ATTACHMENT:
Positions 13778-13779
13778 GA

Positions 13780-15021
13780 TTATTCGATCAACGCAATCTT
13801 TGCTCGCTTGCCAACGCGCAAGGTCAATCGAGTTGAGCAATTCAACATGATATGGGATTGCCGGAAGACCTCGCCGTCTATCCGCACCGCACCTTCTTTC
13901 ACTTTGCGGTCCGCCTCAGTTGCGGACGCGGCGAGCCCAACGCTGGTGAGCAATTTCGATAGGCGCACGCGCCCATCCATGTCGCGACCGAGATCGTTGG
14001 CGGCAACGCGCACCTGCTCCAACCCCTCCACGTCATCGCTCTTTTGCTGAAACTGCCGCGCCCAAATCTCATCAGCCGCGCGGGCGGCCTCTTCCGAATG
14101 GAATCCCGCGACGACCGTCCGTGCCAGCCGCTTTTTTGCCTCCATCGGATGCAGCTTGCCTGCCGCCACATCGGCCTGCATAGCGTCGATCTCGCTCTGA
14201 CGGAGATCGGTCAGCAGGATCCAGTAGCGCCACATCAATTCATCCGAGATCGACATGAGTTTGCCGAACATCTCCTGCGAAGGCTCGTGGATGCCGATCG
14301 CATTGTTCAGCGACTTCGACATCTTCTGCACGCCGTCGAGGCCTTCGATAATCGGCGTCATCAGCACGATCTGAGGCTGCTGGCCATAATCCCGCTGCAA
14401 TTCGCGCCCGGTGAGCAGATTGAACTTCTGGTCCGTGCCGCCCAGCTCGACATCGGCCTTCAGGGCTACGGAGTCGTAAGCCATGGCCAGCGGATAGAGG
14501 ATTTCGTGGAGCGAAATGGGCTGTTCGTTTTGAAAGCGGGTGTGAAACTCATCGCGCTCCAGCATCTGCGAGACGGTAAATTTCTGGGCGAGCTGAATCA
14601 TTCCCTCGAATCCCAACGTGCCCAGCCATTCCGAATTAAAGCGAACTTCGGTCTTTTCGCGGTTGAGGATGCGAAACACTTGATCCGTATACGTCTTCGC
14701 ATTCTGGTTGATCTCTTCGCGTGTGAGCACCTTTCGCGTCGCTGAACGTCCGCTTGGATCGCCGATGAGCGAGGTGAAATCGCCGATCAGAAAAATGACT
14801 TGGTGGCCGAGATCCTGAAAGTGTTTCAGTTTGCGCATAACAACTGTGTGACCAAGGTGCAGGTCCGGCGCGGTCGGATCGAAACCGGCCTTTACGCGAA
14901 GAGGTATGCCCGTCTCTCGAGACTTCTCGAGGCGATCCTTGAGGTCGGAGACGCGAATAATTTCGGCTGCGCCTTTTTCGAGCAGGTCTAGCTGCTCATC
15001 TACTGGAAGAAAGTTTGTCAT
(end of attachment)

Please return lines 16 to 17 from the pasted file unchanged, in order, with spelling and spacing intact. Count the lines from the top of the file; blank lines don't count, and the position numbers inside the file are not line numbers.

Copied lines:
14901 GAGGTATGCCCGTCTCTCGAGACTTCTCGAGGCGATCCTTGAGGTCGGAGACGCGAATAATTTCGGCTGCGCCTTTTTCGAGCAGGTCTAGCTGCTCATC
15001 TACTGGAAGAAAGTTTGTCAT